The well known and unfortunately humorous oxymoron of “military intelligence” was what led Sgt. Dakota Meyer to take actions resulting in being awarded the Medal of Honor last week by President Obama. Will Swenson, who also acted heroically with Meyer, had his Medal of Honor paperwork lost by the military and thus didn’t get the award… yet.
What a bunch of incompetent idiots!
The 6 hour battle in Ganjgal, Afghanistan lasted so long according to Marine Corps Times because:
Nearly two hours after the initial call for help, helicopter air support arrived — but not before the unit took heavy casualties. The delay occurred because Army officers back at the tactical operations center refused to send help and failed to notify higher commands that they had troops in trouble. In the end, three Marines, a Navy corpsman and a soldier were dead, along with eight Afghan troops and an interpreter.
Those are the findings of a new investigation into the Sept. 8 ambush involving a team of U.S. military trainers embedded with Afghan troops in Kunar province.
The actions of those in the tactical operations center were undoubtedly criminal and according to the report “were the result of ‘negligent’ leadership — ‘contributing directly to the loss of life'” but thus far only two Army officers have been “disciplined.”
Four U.S. soldiers were murdered along with 8 Afghan soldiers and an interpreter.
Meyer, who was the youngest and most junior soldier at the fire fight, disobeyed direct orders (along with Swenson) and saved the lives of as many as 40 people before help arrived.
During the battle he was told help would be there in 15 minutes.
The saying is victory has a thousand fathers but defeat is an orphan and even though the battle of Ganjgal Valley is but a single event that took place on a single day it does make one wonder just what are we still doing in Afghanistan?
The original mission for the United States in Afghanistan was to destroy the presence of the Taliban and al Qaeda thus making it impossible for another 9-11 to be planned. Instead, the result is much like the movie Hamburger Hill where Americans fight, and die, for a patch of land which serves no useful purpose.
We have to look no further than to Bill Clinton’s nation building exercise in Haiti to find our answers for Afghanistan:
“Every time we spend a dollar in Haiti from now on we have to ask ourselves, ‘Does this have a long-term return? Are we helping them become more self-sufficient? … Are we serious about working ourselves out of a job?'” Clinton said.
In many ways The United States is still following Bush’s statement that it’s better to fight them “over there” rather than here. At the time he said that, I agreed but now I do not.
Many who oppose the war in Afghanistan like to cite the financial costs of it. Do this mean if it only cost us $19.95 per day they’re be for it? Doing right has no relation to how much a thing costs. An action is right because it is just, money be damned.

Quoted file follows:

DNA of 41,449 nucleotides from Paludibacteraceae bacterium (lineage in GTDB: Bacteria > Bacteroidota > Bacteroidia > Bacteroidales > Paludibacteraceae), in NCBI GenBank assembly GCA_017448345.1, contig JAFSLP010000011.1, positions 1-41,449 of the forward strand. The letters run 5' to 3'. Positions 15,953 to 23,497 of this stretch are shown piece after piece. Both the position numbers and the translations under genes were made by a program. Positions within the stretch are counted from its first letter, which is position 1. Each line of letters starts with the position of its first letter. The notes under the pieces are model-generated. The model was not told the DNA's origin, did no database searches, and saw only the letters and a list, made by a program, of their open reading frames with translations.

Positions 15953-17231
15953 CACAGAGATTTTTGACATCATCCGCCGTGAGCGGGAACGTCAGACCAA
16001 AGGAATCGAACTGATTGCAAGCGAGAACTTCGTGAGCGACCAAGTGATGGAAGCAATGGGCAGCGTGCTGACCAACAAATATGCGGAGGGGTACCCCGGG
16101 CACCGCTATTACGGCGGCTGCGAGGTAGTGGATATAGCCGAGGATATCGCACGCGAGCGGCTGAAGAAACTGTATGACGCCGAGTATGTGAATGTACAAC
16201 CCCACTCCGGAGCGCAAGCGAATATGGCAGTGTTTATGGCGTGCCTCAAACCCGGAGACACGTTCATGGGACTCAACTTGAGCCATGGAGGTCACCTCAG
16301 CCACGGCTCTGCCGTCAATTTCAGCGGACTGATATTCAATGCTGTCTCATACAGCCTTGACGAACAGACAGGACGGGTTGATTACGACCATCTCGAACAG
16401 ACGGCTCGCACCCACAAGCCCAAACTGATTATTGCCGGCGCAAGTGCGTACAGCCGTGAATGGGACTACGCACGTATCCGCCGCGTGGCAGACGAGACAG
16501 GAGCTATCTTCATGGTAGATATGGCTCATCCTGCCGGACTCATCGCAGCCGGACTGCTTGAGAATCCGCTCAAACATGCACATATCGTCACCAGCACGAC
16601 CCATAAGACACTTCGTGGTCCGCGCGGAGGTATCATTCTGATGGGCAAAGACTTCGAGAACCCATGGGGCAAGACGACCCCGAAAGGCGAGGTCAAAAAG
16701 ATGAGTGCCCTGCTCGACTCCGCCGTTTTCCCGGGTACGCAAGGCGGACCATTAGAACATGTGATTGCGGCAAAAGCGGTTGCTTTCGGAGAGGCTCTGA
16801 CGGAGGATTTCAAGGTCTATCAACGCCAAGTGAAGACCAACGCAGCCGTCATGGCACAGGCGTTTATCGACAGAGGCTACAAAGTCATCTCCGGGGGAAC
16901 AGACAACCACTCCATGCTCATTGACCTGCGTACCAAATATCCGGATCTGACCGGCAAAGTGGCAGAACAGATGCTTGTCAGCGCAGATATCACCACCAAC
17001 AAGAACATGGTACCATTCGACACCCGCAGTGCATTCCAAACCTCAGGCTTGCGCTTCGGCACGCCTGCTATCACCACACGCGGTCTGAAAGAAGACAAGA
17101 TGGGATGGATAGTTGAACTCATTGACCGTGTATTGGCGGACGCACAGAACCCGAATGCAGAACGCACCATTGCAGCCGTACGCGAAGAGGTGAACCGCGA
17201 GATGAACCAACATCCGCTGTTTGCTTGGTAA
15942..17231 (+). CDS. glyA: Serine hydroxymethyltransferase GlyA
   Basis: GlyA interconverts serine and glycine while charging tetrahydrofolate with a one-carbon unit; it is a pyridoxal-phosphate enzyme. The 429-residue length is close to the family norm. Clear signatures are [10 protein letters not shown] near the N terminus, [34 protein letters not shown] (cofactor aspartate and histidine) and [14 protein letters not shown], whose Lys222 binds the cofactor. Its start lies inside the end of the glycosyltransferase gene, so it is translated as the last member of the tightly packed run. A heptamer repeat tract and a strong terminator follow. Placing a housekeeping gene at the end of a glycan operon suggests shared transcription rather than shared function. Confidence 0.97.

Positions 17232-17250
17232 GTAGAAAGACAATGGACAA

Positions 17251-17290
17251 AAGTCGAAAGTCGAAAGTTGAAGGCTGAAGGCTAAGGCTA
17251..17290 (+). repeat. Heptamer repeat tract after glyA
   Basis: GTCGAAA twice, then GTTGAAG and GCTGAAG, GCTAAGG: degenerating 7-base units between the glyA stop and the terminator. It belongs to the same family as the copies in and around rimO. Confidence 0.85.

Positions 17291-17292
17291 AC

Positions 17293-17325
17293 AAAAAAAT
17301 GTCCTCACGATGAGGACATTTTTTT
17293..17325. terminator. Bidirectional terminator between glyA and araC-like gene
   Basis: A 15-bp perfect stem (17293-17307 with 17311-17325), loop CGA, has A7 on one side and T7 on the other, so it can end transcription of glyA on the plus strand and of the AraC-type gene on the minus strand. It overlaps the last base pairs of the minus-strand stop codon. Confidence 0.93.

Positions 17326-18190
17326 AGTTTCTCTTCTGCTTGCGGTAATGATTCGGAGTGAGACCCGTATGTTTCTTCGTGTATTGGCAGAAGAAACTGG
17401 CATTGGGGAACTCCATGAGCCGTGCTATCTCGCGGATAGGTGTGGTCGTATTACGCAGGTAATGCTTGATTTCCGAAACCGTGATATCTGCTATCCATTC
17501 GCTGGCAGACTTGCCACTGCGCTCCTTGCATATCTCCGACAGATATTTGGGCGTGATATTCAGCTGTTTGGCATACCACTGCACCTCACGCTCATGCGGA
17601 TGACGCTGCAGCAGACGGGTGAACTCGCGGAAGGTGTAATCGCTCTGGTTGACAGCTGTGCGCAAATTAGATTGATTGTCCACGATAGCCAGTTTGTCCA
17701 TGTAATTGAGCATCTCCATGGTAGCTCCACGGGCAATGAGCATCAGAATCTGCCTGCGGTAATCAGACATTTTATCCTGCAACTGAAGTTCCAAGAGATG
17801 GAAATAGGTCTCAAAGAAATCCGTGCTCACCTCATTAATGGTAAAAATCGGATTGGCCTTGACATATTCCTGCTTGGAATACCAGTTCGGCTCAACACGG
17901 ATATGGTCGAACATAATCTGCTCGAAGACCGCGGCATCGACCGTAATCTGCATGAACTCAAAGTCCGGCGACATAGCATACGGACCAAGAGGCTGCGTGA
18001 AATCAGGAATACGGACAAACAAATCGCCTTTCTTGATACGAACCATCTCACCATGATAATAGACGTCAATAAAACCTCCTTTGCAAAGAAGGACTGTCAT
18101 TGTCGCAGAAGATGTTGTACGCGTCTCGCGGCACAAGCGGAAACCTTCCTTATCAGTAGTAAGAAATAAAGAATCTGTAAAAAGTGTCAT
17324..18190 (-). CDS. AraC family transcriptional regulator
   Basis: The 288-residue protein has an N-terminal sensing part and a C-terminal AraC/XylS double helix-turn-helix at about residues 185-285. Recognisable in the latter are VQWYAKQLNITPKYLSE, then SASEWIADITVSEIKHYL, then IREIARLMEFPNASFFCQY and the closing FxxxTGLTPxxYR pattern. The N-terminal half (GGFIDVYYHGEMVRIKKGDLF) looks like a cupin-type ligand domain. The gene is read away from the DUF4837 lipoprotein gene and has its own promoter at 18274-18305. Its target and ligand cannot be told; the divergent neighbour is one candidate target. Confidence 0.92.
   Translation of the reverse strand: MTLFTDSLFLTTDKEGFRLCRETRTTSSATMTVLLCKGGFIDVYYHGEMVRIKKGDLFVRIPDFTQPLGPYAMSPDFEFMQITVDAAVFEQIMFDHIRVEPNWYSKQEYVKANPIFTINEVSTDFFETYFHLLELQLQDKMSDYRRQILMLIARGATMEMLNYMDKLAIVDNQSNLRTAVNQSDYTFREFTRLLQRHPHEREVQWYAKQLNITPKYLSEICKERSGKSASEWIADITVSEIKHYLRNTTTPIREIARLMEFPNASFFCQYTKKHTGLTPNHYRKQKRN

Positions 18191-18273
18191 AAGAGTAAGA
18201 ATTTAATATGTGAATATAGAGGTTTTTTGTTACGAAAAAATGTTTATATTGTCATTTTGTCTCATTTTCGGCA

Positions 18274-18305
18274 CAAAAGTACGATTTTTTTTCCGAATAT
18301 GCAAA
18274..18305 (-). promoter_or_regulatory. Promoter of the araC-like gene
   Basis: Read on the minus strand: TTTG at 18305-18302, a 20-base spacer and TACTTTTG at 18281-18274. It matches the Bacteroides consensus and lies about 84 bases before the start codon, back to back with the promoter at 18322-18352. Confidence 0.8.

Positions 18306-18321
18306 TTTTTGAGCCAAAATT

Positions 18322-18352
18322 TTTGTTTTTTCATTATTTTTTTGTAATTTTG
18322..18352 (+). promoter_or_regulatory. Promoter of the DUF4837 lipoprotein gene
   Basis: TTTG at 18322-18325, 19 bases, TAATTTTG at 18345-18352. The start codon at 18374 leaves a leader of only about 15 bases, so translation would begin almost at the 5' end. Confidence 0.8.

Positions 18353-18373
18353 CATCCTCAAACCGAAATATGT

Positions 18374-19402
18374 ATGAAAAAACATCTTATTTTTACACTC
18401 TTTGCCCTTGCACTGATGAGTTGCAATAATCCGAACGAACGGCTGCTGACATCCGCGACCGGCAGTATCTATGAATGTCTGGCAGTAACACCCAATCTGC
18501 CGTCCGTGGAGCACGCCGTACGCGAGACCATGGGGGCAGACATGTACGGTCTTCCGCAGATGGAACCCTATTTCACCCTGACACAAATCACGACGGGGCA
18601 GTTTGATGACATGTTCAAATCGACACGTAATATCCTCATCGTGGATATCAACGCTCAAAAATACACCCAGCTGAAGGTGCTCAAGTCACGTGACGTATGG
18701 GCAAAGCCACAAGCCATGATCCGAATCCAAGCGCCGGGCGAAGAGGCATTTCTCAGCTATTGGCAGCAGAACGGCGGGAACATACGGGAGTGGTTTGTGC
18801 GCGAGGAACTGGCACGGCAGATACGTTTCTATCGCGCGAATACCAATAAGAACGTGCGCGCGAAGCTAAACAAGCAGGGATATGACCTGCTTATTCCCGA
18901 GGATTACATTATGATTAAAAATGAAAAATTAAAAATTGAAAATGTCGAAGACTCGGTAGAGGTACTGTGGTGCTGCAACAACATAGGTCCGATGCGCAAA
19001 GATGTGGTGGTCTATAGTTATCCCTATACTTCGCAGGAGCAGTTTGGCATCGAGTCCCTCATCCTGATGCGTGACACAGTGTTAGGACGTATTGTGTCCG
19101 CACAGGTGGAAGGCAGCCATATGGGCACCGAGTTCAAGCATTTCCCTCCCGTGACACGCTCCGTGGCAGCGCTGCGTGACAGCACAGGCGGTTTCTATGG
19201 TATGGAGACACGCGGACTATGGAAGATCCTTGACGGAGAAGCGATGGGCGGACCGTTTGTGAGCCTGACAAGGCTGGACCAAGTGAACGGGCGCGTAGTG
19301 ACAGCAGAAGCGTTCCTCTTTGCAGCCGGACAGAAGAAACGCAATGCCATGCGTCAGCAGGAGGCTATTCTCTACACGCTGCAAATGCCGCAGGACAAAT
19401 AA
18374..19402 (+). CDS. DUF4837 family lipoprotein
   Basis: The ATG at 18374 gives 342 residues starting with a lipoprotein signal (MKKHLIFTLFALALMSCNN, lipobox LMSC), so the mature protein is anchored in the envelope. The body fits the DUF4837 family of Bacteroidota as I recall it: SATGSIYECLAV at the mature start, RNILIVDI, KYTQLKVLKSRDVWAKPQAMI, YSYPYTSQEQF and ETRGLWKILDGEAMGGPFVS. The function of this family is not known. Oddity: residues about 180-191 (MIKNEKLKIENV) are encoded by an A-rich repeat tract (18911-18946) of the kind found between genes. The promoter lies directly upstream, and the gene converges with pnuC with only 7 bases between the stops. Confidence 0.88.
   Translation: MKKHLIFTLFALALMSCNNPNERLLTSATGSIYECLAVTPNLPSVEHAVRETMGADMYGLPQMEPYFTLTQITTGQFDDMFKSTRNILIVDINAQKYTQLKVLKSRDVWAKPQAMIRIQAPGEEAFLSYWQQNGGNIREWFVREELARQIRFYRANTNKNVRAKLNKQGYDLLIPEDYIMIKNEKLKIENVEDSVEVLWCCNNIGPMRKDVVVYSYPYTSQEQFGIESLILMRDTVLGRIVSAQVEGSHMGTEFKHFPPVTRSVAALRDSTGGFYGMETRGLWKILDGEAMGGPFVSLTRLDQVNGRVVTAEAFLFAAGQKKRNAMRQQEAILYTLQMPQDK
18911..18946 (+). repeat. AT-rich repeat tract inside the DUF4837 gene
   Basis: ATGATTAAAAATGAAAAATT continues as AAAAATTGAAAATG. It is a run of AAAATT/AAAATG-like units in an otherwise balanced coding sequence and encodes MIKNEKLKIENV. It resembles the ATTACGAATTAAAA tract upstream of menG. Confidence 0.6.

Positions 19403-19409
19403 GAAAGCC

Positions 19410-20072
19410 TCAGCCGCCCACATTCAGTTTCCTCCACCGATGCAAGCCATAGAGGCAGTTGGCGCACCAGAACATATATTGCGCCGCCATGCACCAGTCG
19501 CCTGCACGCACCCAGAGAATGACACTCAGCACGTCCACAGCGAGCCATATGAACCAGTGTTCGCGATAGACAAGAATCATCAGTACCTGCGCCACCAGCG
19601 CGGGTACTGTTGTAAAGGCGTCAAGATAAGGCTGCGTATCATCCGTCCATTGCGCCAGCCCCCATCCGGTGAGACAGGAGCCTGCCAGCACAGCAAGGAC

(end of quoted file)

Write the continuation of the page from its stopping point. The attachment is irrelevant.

But Afghanistan is no longer about “going right” because making that country safe for Democracy isn’t going to happen. Making it safe for a slow implosion isn’t even going to happen. 10 years of war there has shown little progress outside of a few urban areas. The rest of the country, particularly along the border of Pakistan, is still as dangerous now as it was September 10, 2001.
A nation’s military is meant for one mission only: destroying the enemy. Destroying the enemy requires a completely different mindset and set of tactics than does enforcing the peace. Military troops can enforce the peace but they are not designed for this purpose and it only results in them being victims of political and social conflicts often resulting in their deaths.
The financial burdens of Afghanistan can be easily met by America. Imagine how many days of fighting the $500+ million wasted by the Obama administration on Solyndra would have covered? The death rate, though high by modern Western standards, is not historically significant. The difference, however, is that our troops are dying for no real reason. Whether we stay in Afghanistan for 10 weeks or 10 years more as soon as we leave the country will fall back into total barbarianism.
Are troops are being used as sacrificial protection.
In construction, when steel pipes are buried underground, they will rust. To prevent this reaction, iron bars are attached so that it will rust before the steel will. Once the iron has been used up it is simply replaced so the steel can continue undamaged.
Our troops are being used as an iron bar would and the “steel” in this little example is the idea that terrorist groups will not be able to use Afghanistan as a staging ground for further acts of carnage against the United States.
The trouble is, there are plenty of other “lawless” states such as Somalia and Sudan where terrorists do operate and where American soldiers are not present.
Call it Gulliver being overrun by the Lilliputians, the Great Satan leaving in defeat, or that term of our time, Mission Creep. Whatever it’s called, the time for fighting them “over there” has passed and the majority of our troops need to come home because that is the right thing to do.